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Computer science department adapts to rapid growth


By Andrew Grottkau     3/5/19 11:16pm

The number of undergraduates studying computer science has more than doubled since 2014, an increase that department head Luay Nakhleh said will require an investment in the department.

“The university can invest in CS,” Nakhleh said. “That’s something the university can do and should do, and they are doing to a certain extent now. We are making the case to them that we need to grow more. Growing and hiring more faculty, that’s something that’s not against the culture or any philosophy of Rice.”

Students pursuing bachelor’s degrees in computer science increased from 155 in Fall 2014 to 329 in Fall 2018, according to the Rice Office of Institutional Research. These totals only reflect those students who have already declared a major in computer science. 

In spring 2014, when the department first began teaching only one section of COMP 182, a freshman-level computer science major requirement, there were 119 students in the course. The class, which is only offered in the spring semester, reached a peak of 225 students in spring 2018 before lowering to 208 students this semester, spring 2019. Nakhleh said the classes have become almost unmanageable.

“This is a big issue because students come to Rice for a different style,” Nakhleh said. “If they wanted to go to a huge [class] maybe they would have gone to [the University of Texas], Austin. But what can we do? These are the resources we have. I cannot copy myself or create 15 versions of myself or anything like that.”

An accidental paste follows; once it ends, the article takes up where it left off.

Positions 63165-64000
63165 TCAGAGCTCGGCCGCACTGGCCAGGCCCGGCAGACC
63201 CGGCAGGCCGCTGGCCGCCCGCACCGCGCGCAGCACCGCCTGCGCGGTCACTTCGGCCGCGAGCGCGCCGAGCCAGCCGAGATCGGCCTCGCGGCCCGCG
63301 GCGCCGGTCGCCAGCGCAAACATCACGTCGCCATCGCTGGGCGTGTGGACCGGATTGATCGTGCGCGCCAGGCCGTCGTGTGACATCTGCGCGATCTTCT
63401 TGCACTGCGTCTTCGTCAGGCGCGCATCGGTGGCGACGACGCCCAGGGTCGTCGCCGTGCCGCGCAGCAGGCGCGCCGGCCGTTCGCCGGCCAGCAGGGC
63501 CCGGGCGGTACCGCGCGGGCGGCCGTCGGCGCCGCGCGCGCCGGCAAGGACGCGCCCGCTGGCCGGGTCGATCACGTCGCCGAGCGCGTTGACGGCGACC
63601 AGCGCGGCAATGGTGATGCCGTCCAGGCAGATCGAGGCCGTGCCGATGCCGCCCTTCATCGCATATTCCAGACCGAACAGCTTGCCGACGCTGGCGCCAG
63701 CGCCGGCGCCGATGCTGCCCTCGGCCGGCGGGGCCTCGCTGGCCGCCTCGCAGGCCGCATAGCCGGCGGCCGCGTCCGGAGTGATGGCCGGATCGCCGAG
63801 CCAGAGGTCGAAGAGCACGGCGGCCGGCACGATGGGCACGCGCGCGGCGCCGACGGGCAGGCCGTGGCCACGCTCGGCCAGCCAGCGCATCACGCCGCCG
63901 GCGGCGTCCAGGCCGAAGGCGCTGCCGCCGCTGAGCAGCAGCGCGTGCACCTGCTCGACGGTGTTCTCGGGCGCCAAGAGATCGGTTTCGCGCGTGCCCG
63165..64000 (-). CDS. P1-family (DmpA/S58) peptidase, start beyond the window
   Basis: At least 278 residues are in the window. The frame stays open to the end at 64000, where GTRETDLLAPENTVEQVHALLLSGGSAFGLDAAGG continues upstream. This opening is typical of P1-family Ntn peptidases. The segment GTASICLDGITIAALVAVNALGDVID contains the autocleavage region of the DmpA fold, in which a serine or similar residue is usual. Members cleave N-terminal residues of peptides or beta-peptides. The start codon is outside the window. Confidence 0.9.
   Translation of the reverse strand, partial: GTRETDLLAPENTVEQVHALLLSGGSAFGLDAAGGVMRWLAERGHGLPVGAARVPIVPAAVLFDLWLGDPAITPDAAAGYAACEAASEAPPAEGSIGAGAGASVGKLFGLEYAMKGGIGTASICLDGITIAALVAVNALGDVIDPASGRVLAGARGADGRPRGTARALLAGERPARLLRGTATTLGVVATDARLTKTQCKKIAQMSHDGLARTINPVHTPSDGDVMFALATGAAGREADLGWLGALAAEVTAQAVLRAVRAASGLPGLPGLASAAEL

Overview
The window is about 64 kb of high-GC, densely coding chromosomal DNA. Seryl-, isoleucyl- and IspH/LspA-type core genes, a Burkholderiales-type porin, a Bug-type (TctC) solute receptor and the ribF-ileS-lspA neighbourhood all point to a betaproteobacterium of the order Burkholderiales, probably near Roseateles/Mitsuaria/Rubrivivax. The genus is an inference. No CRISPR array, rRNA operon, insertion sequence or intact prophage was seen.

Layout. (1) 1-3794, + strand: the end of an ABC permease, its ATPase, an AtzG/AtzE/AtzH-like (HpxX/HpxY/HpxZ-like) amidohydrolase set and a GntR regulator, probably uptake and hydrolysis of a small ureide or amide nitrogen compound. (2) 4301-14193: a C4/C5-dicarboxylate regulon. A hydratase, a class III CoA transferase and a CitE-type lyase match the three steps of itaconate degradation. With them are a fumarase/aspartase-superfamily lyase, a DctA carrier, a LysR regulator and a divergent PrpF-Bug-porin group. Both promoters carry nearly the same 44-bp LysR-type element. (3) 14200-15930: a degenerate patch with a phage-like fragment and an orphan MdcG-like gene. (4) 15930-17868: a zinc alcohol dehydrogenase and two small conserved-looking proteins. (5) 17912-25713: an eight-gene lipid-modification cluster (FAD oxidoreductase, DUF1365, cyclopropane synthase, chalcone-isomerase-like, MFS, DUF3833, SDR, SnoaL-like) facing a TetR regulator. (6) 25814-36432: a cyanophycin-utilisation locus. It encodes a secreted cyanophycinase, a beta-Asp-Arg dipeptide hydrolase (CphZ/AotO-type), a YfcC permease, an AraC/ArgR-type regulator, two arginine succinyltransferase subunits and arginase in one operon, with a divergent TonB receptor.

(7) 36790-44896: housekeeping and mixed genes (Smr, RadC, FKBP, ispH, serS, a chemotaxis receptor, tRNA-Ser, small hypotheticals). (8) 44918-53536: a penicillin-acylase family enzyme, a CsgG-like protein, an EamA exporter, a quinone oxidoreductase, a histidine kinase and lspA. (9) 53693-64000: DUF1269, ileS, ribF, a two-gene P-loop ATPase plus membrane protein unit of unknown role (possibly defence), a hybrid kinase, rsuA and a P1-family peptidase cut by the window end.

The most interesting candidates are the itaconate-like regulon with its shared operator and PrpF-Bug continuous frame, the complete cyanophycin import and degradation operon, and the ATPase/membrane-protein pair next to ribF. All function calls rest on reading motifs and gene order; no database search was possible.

According to Rice’s Student Achievement website, about 80 percent of Rice computer science students who graduated between 2013 and 2017 are currently employed while only three percent are searching for jobs. The rest are split between graduate school, entrepreneurship, the military and other  or nontraditional career paths. 

According to the database, the top employers of Rice graduates since 2013 are Microsoft and Google.

Shaquille Que, a McMurtry freshman, said he believes the lucrative career opportunities coupled with the fact that computer science is a broad and rapidly developing field help to drive students to the major. 

“First is income-wise, CS is known to have really good income,” Que said. “It’s a dream for people to go to Silicon Valley and work for Facebook or Google and get paid really, really well for that. Second is that today, a lot of our world is powered by new technologies. CS is at the forefront of that, it’s changing the way we do things.”

In response to the influx of students, six new faculty members have joined the computer science department in the past two years, and Nakhleh said he expects to hire more for the upcoming academic year. 

Even though the faculty is growing, the number of students has been difficult for the department to deal with, according to Nakhleh. With the size of the classes comes a wide gap in knowledge between the most prepared and least prepared COMP students, according to Nakhleh, which he said makes teaching challenging.